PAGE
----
ATPL and MPL: Which Pilot License is Best?

What is an ATPL and an MPL?

One of the decisions you’ll have to make before embarking on your pilot journey is which license do you want to have. An ATPL (Airline Transport Pilot License) or an MPL (Multi-crew Pilot License). You may be wondering what the difference is, in short, they both take you to the right-hand seat of an airliner. There are subtle differences, costs, and advantages to both. In this post, we will discuss the differences, advantages, disadvantages, and misconceptions of these two types of pilot licenses. I personally went for the MPL when I was deciding which license I wanted.

Both courses follow a similar footprint, the ground school is exactly the same. The biggest difference is that an ATPL holder will spend 200 hours flying small aircraft before joining an airline. They will then spend 40-50 hours in the simulator for their type rating. An MPL holder will spend around 85 hours flying small aircraft and spend about 160 hours in the simulator including their type rating.

ATPL Pilot License

An Airline Transport Pilot License (ATPL) is the highest level of pilot license that you can get. It is required for pilots who want to fly large commercial airliners or cargo. If you study full-time on an integrated course, you can expect to have a frozen ATPL within about 18 months. It becomes unfrozen once you have achieved 1500 flying hours, 500 of which must be in a multi-crew environment. This enables you to be eligible to apply for command (to become a captain) when you have the number of hours required by your airline (varies from airline to airline).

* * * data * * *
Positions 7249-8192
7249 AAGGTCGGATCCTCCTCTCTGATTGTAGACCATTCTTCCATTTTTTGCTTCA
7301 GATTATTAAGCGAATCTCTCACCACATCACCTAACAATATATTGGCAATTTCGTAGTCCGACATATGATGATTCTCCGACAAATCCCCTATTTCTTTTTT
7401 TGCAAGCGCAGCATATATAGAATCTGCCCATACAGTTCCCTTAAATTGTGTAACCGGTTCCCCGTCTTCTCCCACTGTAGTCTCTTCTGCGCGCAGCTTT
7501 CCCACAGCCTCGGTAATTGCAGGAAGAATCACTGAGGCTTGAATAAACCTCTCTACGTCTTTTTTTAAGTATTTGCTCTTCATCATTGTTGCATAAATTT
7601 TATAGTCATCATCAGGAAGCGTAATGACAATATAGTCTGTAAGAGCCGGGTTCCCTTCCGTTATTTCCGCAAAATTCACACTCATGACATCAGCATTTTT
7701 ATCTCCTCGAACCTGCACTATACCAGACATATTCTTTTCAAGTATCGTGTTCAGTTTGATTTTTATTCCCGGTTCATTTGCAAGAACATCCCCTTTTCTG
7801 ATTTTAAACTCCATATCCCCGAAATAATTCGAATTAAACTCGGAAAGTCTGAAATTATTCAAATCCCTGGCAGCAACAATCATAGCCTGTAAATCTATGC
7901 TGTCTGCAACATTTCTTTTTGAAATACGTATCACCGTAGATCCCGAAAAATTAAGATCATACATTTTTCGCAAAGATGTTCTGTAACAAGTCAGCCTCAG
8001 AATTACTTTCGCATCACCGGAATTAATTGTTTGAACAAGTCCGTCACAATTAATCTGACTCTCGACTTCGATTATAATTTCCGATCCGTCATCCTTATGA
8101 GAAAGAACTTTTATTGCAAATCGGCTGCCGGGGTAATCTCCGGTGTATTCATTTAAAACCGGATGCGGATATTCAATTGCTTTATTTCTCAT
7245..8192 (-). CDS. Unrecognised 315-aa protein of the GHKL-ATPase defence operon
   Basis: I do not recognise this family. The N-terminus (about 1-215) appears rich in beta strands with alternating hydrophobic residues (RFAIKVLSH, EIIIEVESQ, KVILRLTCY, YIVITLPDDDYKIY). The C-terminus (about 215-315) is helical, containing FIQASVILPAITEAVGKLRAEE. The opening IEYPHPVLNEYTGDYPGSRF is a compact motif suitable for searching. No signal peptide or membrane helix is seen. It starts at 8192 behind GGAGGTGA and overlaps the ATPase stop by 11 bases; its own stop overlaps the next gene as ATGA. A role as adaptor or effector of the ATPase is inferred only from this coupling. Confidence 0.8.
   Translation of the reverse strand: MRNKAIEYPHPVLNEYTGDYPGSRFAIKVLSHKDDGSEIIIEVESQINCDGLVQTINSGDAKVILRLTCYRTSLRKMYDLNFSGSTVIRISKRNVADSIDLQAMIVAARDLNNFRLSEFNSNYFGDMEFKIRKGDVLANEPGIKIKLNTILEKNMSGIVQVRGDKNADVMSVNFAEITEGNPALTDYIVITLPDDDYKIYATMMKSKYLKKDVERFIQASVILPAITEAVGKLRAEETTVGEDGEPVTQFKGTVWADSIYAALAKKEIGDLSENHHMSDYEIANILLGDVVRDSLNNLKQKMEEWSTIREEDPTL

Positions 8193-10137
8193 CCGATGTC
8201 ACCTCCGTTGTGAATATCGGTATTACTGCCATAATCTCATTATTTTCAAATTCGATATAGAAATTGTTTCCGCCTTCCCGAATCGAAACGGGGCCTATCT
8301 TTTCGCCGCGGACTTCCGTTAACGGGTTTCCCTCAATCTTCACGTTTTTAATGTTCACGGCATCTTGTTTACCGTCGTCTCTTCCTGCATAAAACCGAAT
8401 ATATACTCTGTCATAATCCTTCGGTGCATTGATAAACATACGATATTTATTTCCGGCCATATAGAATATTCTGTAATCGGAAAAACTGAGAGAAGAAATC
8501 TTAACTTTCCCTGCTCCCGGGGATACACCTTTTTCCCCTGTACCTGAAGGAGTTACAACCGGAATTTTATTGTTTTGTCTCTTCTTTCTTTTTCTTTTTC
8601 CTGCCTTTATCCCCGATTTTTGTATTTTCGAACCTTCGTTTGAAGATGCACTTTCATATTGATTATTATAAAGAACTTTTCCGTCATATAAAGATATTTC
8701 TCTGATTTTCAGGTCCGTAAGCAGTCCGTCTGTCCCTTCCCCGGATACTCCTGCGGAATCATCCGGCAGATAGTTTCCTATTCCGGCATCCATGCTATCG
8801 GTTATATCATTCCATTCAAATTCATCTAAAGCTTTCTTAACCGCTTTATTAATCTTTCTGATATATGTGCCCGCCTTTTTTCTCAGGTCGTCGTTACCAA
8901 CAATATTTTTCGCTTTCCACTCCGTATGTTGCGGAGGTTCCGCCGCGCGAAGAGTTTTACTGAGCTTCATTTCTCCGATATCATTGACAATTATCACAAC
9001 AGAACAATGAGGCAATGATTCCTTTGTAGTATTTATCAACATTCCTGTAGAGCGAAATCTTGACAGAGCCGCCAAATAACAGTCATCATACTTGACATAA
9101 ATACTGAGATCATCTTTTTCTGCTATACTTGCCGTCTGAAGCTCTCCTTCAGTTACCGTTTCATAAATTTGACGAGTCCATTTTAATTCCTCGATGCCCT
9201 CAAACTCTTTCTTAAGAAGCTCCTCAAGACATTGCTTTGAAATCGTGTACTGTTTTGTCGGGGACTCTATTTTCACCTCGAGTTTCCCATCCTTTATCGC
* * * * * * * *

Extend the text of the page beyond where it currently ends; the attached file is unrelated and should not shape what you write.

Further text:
Advantages of ATPL Pilot License:
  1. Versatility: There are more job opportunities available to you as you can fly different types of aircraft, including commercial airliners, cargo planes, and private jets.
  2. More time in a small plane: ATPL pilots undergo a longer period of “hour building”. You will need at least 200 hours of total flight time to take your CPL (Commercial Pilot License), a pre-requisite for obtaining your ATPL. Lots of fun bumbling around in a smaller aircraft!
  3. Worldwide recognition: ATPLs are known all over the world, giving you more job opportunities.
Disadvantages of ATPL Pilot License: